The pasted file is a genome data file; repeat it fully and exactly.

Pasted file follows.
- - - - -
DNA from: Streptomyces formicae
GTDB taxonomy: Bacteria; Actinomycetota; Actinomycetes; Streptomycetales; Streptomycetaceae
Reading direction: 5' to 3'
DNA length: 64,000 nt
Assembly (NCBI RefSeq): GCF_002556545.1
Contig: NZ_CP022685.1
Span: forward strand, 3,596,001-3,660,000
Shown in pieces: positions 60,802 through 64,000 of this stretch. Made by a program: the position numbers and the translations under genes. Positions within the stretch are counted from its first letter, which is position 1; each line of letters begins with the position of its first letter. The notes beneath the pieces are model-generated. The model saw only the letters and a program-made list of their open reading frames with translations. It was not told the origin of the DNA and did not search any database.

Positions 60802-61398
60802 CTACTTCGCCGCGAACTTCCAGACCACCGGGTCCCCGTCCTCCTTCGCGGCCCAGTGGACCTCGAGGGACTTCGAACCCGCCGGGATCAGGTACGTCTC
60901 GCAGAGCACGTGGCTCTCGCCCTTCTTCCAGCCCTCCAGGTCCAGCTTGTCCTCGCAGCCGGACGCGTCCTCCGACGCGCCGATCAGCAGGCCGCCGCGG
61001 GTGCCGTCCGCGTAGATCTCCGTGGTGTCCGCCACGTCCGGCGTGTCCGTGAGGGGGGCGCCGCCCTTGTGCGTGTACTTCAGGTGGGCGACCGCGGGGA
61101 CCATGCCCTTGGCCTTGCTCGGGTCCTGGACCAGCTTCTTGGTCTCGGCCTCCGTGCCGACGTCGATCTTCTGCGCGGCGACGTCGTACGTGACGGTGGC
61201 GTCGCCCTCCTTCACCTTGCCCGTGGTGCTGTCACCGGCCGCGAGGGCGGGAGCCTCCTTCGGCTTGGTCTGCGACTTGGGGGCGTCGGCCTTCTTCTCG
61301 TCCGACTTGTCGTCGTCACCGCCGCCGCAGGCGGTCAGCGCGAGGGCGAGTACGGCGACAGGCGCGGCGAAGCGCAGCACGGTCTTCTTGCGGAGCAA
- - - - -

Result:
DNA from: Streptomyces formicae
GTDB taxonomy: Bacteria; Actinomycetota; Actinomycetes; Streptomycetales; Streptomycetaceae
Reading direction: 5' to 3'
DNA length: 64,000 nt
Assembly (NCBI RefSeq): GCF_002556545.1
Contig: NZ_CP022685.1
Span: forward strand, 3,596,001-3,660,000
Shown in pieces: positions 60,802 through 64,000 of this stretch. Made by a program: the position numbers and the translations under genes. Positions within the stretch are counted from its first letter, which is position 1; each line of letters begins with the position of its first letter. The notes beneath the pieces are model-generated. The model saw only the letters and a program-made list of their open reading frames with translations. It was not told the origin of the DNA and did not search any database.

Positions 60802-61398
60802 CTACTTCGCCGCGAACTTCCAGACCACCGGGTCCCCGTCCTCCTTCGCGGCCCAGTGGACCTCGAGGGACTTCGAACCCGCCGGGATCAGGTACGTCTC
60901 GCAGAGCACGTGGCTCTCGCCCTTCTTCCAGCCCTCCAGGTCCAGCTTGTCCTCGCAGCCGGACGCGTCCTCCGACGCGCCGATCAGCAGGCCGCCGCGG
61001 GTGCCGTCCGCGTAGATCTCCGTGGTGTCCGCCACGTCCGGCGTGTCCGTGAGGGGGGCGCCGCCCTTGTGCGTGTACTTCAGGTGGGCGACCGCGGGGA
61101 CCATGCCCTTGGCCTTGCTCGGGTCCTGGACCAGCTTCTTGGTCTCGGCCTCCGTGCCGACGTCGATCTTCTGCGCGGCGACGTCGTACGTGACGGTGGC
61201 GTCGCCCTCCTTCACCTTGCCCGTGGTGCTGTCACCGGCCGCGAGGGCGGGAGCCTCCTTCGGCTTGGTCTGCGACTTGGGGGCGTCGGCCTTCTTCTCG
61301 TCCGACTTGTCGTCGTCACCGCCGCCGCAGGCGGTCAGCGCGAGGGCGAGTACGGCGACAGGCGCGGCGAAGCGCAGCACGGTCTTCTTGCGGAGCAA